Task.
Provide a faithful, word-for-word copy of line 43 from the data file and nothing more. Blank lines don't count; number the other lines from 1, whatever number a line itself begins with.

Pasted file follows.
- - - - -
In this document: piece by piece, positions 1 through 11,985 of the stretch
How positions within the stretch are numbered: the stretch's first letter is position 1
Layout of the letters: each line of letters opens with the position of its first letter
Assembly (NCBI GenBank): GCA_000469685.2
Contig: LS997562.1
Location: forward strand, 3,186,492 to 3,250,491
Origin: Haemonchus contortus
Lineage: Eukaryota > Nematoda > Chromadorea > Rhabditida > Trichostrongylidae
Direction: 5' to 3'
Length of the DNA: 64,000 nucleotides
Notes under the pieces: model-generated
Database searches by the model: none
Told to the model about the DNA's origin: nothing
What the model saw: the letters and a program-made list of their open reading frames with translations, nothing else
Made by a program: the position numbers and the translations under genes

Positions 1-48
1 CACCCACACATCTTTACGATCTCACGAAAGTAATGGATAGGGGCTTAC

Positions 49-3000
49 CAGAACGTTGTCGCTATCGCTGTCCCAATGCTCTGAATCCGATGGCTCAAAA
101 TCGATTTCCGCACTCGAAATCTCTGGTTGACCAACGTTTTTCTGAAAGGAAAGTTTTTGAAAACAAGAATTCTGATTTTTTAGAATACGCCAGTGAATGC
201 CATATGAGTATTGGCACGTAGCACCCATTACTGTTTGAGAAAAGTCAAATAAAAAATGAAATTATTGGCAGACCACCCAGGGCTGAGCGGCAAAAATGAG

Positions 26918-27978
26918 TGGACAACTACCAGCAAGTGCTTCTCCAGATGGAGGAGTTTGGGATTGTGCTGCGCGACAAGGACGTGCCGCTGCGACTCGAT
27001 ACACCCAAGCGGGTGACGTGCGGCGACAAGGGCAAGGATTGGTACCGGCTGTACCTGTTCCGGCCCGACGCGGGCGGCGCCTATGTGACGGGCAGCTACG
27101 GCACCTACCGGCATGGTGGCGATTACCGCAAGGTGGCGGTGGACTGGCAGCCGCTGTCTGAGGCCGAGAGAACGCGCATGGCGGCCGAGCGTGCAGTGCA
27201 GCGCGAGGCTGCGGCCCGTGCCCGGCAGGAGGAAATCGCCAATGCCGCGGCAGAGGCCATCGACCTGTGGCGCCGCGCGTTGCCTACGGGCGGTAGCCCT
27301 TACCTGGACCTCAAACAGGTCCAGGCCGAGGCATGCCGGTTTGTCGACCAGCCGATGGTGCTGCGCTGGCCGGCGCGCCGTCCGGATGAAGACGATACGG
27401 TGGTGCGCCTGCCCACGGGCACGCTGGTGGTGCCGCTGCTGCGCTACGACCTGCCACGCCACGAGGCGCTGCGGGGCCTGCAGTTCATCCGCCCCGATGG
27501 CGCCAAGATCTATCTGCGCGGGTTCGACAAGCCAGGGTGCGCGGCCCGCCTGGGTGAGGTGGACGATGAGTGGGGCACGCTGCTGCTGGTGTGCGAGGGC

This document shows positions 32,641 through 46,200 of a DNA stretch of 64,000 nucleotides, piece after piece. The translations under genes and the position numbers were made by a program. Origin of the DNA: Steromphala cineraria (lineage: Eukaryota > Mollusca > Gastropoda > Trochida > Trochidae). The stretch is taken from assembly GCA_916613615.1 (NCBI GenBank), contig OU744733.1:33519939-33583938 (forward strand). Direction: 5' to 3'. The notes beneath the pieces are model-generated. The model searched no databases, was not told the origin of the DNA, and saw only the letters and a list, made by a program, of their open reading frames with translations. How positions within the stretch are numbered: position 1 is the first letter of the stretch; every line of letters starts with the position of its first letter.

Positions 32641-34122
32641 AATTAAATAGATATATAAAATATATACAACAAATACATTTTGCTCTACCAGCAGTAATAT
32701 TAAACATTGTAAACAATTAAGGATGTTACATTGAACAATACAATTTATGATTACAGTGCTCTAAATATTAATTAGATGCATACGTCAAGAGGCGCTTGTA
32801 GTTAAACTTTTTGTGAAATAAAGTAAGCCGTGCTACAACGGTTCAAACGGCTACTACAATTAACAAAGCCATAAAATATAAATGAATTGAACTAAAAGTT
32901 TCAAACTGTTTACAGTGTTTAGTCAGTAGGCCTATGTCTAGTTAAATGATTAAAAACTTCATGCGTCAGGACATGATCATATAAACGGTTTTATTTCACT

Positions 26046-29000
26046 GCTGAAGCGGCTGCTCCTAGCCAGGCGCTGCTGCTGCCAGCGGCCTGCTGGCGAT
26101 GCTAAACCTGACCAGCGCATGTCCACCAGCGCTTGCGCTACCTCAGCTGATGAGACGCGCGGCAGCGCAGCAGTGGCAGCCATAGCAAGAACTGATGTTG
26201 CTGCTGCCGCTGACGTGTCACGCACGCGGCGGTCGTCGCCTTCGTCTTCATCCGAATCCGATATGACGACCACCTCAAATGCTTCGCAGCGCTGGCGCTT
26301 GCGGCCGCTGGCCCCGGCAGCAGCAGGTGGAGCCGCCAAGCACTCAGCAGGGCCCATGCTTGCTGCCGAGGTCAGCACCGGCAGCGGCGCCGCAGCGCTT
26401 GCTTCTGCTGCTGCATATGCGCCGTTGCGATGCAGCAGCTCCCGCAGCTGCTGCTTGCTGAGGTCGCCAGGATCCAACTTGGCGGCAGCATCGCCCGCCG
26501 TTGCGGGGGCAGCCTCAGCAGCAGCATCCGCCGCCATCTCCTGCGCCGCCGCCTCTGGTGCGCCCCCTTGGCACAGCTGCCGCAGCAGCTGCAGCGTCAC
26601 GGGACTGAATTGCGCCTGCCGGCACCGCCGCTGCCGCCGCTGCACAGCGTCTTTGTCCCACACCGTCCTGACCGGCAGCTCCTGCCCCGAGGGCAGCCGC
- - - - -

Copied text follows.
26601 GGGACTGAATTGCGCCTGCCGGCACCGCCGCTGCCGCCGCTGCACAGCGTCTTTGTCCCACACCGTCCTGACCGGCAGCTCCTGCCCCGAGGGCAGCCGC